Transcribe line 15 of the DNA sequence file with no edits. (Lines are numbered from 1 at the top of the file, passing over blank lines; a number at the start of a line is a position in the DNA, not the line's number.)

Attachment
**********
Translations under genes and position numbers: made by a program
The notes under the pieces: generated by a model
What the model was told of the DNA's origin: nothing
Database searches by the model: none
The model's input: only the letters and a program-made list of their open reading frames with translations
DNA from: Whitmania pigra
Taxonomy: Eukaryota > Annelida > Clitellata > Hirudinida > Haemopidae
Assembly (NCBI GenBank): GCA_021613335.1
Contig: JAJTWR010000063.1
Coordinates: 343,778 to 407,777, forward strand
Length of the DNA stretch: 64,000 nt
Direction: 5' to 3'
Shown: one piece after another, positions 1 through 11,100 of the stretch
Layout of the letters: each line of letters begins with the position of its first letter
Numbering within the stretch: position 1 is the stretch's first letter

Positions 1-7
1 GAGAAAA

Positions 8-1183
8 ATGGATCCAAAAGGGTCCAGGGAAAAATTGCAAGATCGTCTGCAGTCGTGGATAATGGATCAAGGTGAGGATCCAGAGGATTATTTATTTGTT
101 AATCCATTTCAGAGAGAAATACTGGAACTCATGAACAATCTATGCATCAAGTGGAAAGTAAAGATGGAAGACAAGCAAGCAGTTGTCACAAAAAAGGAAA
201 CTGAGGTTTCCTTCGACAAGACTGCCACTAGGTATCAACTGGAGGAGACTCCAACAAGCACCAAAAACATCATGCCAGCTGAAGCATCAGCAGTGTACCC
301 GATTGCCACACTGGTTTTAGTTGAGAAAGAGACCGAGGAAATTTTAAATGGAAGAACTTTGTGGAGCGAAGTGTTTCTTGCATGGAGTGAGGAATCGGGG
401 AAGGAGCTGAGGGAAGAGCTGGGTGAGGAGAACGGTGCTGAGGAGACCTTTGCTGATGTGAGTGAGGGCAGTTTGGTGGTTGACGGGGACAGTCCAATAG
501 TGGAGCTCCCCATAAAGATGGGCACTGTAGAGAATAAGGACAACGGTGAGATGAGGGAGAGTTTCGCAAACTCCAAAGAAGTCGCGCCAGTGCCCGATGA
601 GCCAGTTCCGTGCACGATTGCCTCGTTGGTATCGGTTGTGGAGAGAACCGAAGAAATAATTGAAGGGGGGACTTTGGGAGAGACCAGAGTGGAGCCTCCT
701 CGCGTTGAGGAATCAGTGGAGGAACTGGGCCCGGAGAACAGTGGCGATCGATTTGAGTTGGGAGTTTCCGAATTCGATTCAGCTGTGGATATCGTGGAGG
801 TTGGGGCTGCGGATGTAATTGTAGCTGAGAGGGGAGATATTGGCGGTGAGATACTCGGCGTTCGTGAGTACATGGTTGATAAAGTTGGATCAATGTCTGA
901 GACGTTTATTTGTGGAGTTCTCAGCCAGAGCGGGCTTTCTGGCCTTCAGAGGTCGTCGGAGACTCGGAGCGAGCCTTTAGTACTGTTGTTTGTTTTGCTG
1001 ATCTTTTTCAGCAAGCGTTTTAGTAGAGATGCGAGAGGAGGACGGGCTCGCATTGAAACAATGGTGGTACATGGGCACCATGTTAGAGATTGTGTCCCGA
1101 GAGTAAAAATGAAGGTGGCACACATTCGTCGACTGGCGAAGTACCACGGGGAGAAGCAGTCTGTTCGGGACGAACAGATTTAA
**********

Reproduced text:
Numbering within the stretch: position 1 is the stretch's first letter